There are lots of different styles of unicycles because there are lots of different things that you can do on a unicycle. When deciding which unicycle is suitable for you it is worth deciding what sort of riding you are planning to use the the unicycle for. Here are some of the main styles.
We use this term to describe those unicycles that we feel most suitable for someone who is learning. These are generally the same as the freestyle unicycles but of a less specialist nature. To help people when they are buying their first unicycle we have produced learner kits that contain the most commonly bought items when learning to unicycle. We have two types of learner unicycles; Dodger and Club unicycles, which are suitable for children and are not recommended for people over 11 stone (70kg) and not for jumping or rough use; the Trainer and Circus unicycles are more robust with CroMo hubs and stronger saddles so are suitable for adults as well as children. If you would like a stronger unicycle, have a look at our Freestyle Unicycles.
This is a term used to describe the unicycle competition where music, movement and high skill level are mixed. This is an up and coming style in the UK with more people learning freestyle tricks. You will find a good selection of these tricks in our One Wheel No Limit DVD or UNICON dvd. The most common size for freestlye is a 20" wheel. Freestyle unicycles have slick tyres to help with tricks. At Unicycle.com we also use the term 'freestyle' to describe the basic ranges of unicycles that are suitable for majority of tricks and games, like unicycle hockey or basketball.
Trilas riding is a style which involves jumping over obsticals such as picnic benches, up stairs or along railings. Trials Unicycles have special 19" rims and massive 2.5" wide tyres to help absorb the impact from landing and for greater stability. Trials Unicycles are available with ISIS hub/cranks or cotterless hub/cranks. ISIS hubs being much stronger.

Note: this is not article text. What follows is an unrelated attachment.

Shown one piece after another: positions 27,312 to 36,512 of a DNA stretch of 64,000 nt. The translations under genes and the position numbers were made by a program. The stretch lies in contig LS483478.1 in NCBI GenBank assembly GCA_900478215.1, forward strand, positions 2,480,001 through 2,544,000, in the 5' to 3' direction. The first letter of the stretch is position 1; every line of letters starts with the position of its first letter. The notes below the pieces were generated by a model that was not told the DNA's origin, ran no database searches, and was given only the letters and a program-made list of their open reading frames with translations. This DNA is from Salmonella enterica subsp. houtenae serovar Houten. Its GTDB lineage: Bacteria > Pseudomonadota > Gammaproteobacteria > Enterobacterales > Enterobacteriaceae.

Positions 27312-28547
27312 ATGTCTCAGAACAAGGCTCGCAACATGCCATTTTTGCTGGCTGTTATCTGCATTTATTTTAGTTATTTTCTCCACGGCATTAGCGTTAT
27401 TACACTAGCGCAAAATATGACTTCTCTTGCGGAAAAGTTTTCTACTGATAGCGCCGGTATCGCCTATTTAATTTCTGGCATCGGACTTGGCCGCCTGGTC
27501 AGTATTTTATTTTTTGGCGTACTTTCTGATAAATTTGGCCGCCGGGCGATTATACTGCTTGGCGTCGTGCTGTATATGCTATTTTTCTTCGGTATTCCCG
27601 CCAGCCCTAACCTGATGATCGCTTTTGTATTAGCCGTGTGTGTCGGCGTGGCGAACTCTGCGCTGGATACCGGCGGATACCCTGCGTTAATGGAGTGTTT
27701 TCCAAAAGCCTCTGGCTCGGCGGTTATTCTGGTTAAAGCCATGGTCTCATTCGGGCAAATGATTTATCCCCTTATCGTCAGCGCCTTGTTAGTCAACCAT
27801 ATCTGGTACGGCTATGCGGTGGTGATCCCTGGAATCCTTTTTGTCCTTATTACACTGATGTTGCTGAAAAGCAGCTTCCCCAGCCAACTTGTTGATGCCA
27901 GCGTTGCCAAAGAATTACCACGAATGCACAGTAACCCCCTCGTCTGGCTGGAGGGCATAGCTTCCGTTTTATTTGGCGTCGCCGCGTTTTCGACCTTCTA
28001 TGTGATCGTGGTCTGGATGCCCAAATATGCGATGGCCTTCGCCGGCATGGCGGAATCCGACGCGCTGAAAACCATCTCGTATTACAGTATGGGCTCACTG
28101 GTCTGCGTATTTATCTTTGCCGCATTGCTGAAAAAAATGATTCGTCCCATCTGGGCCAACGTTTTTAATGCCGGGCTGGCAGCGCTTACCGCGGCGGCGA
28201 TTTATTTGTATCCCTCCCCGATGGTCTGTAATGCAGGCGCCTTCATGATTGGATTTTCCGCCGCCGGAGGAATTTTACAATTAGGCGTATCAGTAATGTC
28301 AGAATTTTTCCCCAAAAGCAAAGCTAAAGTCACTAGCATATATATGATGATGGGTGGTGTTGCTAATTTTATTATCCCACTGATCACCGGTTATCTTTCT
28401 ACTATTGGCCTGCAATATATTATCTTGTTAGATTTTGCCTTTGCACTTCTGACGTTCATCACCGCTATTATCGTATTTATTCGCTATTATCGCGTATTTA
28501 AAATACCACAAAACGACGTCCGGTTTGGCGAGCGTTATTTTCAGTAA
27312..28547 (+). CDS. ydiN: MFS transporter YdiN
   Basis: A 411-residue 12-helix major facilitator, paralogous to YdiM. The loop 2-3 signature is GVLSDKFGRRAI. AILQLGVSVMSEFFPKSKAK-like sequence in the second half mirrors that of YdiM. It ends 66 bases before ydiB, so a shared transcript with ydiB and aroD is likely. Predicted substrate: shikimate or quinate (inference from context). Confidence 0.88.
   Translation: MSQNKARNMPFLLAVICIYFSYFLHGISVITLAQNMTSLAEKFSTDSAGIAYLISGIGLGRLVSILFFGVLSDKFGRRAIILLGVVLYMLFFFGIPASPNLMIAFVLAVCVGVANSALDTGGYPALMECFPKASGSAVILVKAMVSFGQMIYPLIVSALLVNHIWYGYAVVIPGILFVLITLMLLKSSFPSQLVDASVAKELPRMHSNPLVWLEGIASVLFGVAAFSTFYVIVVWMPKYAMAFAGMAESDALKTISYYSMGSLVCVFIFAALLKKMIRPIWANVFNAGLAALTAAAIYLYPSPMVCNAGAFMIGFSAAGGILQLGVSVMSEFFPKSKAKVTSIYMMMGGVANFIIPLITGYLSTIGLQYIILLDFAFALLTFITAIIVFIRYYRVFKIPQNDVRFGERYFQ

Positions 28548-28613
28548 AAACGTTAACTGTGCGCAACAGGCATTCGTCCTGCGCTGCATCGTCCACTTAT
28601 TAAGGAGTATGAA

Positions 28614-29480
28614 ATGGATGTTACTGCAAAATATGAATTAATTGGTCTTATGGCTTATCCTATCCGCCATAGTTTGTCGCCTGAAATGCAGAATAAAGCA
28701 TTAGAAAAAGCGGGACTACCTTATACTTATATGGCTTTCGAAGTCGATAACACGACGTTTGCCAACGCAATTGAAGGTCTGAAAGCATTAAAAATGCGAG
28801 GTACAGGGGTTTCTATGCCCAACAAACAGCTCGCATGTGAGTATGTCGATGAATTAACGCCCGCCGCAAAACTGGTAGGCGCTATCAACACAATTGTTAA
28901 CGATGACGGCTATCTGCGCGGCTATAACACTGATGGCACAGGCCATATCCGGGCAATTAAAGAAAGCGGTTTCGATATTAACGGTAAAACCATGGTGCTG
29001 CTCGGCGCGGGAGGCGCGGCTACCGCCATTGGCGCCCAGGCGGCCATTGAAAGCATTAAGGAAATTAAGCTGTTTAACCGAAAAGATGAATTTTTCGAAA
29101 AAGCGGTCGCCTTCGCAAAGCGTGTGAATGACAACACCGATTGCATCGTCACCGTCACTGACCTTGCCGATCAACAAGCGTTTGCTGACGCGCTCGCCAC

It would not be sensible to use a 20"unicycle to commute to work or school, but there are unicycles suitable for this, these we refer to as road unicycles. They generally have larger wheels and proportionally shorter cranks. The UDC 36" and the Coker have a 36"tyre are capable of speeds in excess of 20 mph with an experienced rider, while the 29"Nimbus is quite capable of exceeding 15 mph. These large wheeled unicycles can also be used for cross-country unicycling when fitted with an off-road tyre. With the Schlumpf geared hub you can now also use a smaller wheel but gear it up for commuting or long distance riding. These are not really learner machines and are for experienced riders.
This is the commonly known abbreviation among unicyclists for Mountain Unicycling. Muni was originally used by Pashley for their range of off-road unicycles, but is now used to mean any off-road unicycle. Off-road unicycles have to be very strong and generally have bigger wheels and longer cranks. The wheel size can vary with 24" for technical Muni and jumping, and 26" and 29" for covering greater distances. Unicycles with splined hub and cranks are much stronger than cotter-less but can be more expensive and heavier.
A giraffe is a tall unicycle or to be exact a unicycle which is driven with a chain, this needs to be said because there is no way you could call the fleet mini giraffe a tall unicycle at only 18"above the ground! Giraffes are generally easier to ride than a standard unicycle after you have over come the fear of being so high and the problem of getting up there. This being said, they are not for the beginner because falls can cause injuries.
These are like a unicycle with the saddle and frame missing, just a wheel with pedals attached. Quite challenging to ride, though the bigger the wheel the easier they are to ride as you can pedal more slowly.